What should CIOs do about this transformation?
Chou: Three things: Embrace, verify and extend the models. CIOs should first understand each of these business models as they become available. Some CIOs have already made the decision to only buy software delivered as a service; only if there is no on-demand service available will they choose the traditional route.
This may be more practical for some companies than others, but we all know there are more valuable uses of IT's time than running backups of CRM data and ensuring that the upgrade goes smoothly. That's better left to the company that produces the software.
Verify means to figure out whether a software company is just marketing around the message of software services or really doing it. For example, ask how many times they've executed the upgrade process successfully, or how long it is from the time a security patch is available until it's in the production system.
Here's what I mean by extend: You probably have some software that's unique to your business. As we all move to become information businesses, these systems could be made available to others in your industry. Perhaps the best example of this is the Sabre airline reservation system. Once it was an internal system to American Airlines; today, Sabre, which was acquired in 2006 for $5 billion, is one of only a handful of airline reservation systems on the planet.
A less well-known example is AltiusPAR, a spinout of Posadas, the largest hotel chain in Latin America. Posadas built a modern hotel reservation system, deployed it internally, and now is calling on the largest hotel chains in the world with the same kind of story Sabre told many years ago.
Some people think that if the United Airlines loyalty system could be spun out, it would be worth more than the airline. And the world's best logistics system might be buried in FedEx or UPS. What if those systems could be extended so everyone could use them? As a CIO, you have mastered the R&D and operations challenges of delivering your software as a service, but your challenge in the new world will be how to market, sell, price and create contracts for those services.
What's the role of software in a service economy?
Chou: Eighty percent of the U.S. economy is in services. Whether you're in financial services, health care, professional services, software or high tech, you're in the service business: Service is information; the more personal, the better. Amazon.com proves this daily. The company is using personal information to deliver a more targeted and useful experience than traditional bookstores could ever provide.
Does that mean that IT and CIOs are merely providing a service to the business, like HR or accounting, or is there a more strategic role they can play?
Chou: The CIO sits at the crux of the new business model. My experience has been that few executives outside of the CEO have as complete a picture of the business. Ask any CIO who has completed an ERP implementation, and he or she will tell you more about how the business really runs than any-one on the executive staff.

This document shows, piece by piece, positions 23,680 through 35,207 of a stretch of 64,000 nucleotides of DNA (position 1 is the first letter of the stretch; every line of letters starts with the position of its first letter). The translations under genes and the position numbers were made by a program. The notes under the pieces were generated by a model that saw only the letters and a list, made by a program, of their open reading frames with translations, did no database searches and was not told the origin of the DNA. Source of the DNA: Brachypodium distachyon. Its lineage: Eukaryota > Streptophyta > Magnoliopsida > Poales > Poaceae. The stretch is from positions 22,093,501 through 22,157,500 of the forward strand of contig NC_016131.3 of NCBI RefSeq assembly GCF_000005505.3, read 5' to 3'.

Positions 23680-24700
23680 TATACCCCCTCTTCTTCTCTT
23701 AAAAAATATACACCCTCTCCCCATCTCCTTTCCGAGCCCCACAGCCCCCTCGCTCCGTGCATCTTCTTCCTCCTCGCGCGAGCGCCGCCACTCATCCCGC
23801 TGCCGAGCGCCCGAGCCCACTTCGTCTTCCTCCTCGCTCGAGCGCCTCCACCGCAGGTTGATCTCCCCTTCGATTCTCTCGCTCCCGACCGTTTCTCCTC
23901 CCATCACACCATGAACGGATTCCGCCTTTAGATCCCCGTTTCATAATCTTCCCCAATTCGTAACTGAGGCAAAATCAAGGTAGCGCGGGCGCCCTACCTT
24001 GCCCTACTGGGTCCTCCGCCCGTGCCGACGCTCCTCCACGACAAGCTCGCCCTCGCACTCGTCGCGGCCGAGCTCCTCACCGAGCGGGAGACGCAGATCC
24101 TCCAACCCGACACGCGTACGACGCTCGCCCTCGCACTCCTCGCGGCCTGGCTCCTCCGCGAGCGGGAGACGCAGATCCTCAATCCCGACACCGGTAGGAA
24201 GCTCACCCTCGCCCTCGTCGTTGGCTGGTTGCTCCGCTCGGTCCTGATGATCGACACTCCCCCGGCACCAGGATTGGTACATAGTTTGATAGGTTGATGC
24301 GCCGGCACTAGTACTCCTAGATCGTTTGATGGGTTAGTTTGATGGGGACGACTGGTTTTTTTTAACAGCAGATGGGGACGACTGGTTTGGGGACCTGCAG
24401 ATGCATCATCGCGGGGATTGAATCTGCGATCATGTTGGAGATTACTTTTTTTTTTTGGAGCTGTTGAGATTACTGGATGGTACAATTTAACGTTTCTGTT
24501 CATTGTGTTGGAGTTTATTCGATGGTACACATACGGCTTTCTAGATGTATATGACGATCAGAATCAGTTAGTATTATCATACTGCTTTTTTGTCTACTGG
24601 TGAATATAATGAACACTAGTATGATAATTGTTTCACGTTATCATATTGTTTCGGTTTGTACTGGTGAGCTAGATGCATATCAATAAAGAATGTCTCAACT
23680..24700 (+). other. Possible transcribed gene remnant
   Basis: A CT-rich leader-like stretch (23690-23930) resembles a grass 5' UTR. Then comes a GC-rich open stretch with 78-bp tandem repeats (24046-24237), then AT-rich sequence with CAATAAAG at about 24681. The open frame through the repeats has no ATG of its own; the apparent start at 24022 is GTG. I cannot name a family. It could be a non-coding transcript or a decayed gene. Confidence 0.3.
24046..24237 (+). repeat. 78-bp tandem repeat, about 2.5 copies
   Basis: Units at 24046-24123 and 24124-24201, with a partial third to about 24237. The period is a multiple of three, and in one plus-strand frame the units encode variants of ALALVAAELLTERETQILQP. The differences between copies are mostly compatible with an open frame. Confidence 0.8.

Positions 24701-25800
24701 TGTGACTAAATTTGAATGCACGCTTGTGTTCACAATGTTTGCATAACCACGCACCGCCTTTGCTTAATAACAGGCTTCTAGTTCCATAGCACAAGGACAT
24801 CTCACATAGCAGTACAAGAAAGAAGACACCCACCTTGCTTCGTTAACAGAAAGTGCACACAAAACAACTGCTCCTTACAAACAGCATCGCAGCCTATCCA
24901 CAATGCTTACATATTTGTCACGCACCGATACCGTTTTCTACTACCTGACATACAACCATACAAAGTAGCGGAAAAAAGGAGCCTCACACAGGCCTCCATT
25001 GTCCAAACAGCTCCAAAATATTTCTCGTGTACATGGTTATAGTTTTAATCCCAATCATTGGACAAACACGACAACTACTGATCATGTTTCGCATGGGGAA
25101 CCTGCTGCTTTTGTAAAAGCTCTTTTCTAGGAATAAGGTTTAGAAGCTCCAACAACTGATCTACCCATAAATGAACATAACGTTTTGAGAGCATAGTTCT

As the hub of the business, the CIO has two strategic roles. First, inside every business today is an Internet's worth of information. The surface Web [the part of the Web indexed by search engines such as Google and Yahoo], is estimated to be 100 terabytes. Anyone reading this article is likely in a company with many more times that much information. So, given that every business is both a service business and an information business, the way in which you choose to connect people and information is what every business is about.
The second strategic role for the CIO centers on people. A service business relies on information in computers, but it's also about the knowledge and specializations of the people in the business.
Gone are the days when any manager could manage just by walking around. The strategic challenge today is how to provide the tools and the infrastructure to manage in a world where my R&D team is in the Ukraine, my support team is in India and my headquarters is in Boston.
What new challenges do CIOs face as they move to on-demand service models?
Chou: Why should a company manage transactional HR or CRM systems? CIOs know that is not the most efficient use of resources. The biggest cost for most businesses is human labor, and going through a major software upgrade is a vastly inefficient waste of money.
You are doing it for the first time, but the software company delivering its software on demand has done it a hundred times. Which company do you think will do it quicker, better and at a lower cost? Many people think you have to pay more for reliability, but the opposite is true. If you want to buy the most reliable car, don't pick the $1 million handcrafted sports car; find a Toyota that's been produced a million times.
As author Geoffrey Moore says, know what's core and what's context to your business. A lot of software is all contextual: You don't need it to differentiate your business. You don't have to be your own power company to run a network. Once you realize this, you can turn attention--and dollars--to your real business: the information and people that differentiate you.
At that point, you can ask what new systems you need to build to bring together people and information. What do you do uniquely, and how do you monetize that? That is your business and its value--not transactional systems.
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